How much do foster parents get paid in Washington State?
It’s a fair question. Raising a child is expensive. Especially so for children in foster care who often have physical (especially dental) and mental health challenges. Becoming a foster parent means that you are volunteering to meet a child’s needs, however and whenever they arise. So, how much help is available for you? Here’s the breakdown.
Foster Care Reimbursement
Sometimes called “foster care maintenance payments” or “reimbursement” is a check sent to a foster parent every month in an attempt to cover costs related to food, clothing, shelter, and personal incidentals.
This money is paid for each child placed in a foster home and only for the period of time which they are in the home. It’s a monthly rate, so when a child spends a partial month in a particular home, the amount is prorated by the number of nights a child slept there.
The amount is dependent on the child’s age. Additional money is available when a child has physical, emotional, or behavioral needs that demand extra time and attention from foster parents. A questionnaire about the child is used to determine which level payment is most appropriate. About 80 percent of the children in foster care are assessed to be at the “basic” rate.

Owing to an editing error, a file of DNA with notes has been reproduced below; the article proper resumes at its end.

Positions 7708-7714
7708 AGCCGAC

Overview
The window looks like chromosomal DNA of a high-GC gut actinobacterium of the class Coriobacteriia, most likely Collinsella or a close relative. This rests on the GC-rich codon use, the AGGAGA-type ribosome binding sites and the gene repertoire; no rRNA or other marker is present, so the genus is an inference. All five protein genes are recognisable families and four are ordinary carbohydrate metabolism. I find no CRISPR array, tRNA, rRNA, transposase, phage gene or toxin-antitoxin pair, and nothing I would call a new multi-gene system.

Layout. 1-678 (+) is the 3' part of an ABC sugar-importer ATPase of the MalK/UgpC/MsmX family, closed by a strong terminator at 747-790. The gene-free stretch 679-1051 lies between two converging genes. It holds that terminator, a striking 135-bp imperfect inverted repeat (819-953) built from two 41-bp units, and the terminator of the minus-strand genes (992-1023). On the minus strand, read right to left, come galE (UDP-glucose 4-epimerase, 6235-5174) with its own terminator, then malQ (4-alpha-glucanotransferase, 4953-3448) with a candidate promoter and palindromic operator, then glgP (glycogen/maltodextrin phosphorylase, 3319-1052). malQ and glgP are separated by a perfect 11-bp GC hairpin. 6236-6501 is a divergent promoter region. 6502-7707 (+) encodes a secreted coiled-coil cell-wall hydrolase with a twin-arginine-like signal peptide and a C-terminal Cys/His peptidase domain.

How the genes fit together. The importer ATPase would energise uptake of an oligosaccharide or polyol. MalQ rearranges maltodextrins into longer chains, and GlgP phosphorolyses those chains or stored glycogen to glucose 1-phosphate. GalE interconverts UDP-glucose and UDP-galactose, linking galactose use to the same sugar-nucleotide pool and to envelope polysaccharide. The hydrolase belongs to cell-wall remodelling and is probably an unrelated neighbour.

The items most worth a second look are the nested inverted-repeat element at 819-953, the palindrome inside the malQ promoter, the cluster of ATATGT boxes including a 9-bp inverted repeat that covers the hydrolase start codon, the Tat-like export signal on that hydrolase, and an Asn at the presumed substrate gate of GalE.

While that is helpful, it certainly doesn’t cover the full cost of caring for a child. Thankfully, there are several other sources of support. And two of the largest expense categories are accounted for another way.
If all of the parents in a household are working during the day and unable to care for the child, child care is paid for in full. This is a huge help to foster parents especially considering the cost of child care these days.
Medical & Dental
Kids in foster care receive medical and dental coverage while in foster care, so foster parents never pay out of pocket for treatment or medication.
So there you have it, these three sources of support go a long way to defraying the cost of caring for children in foster care.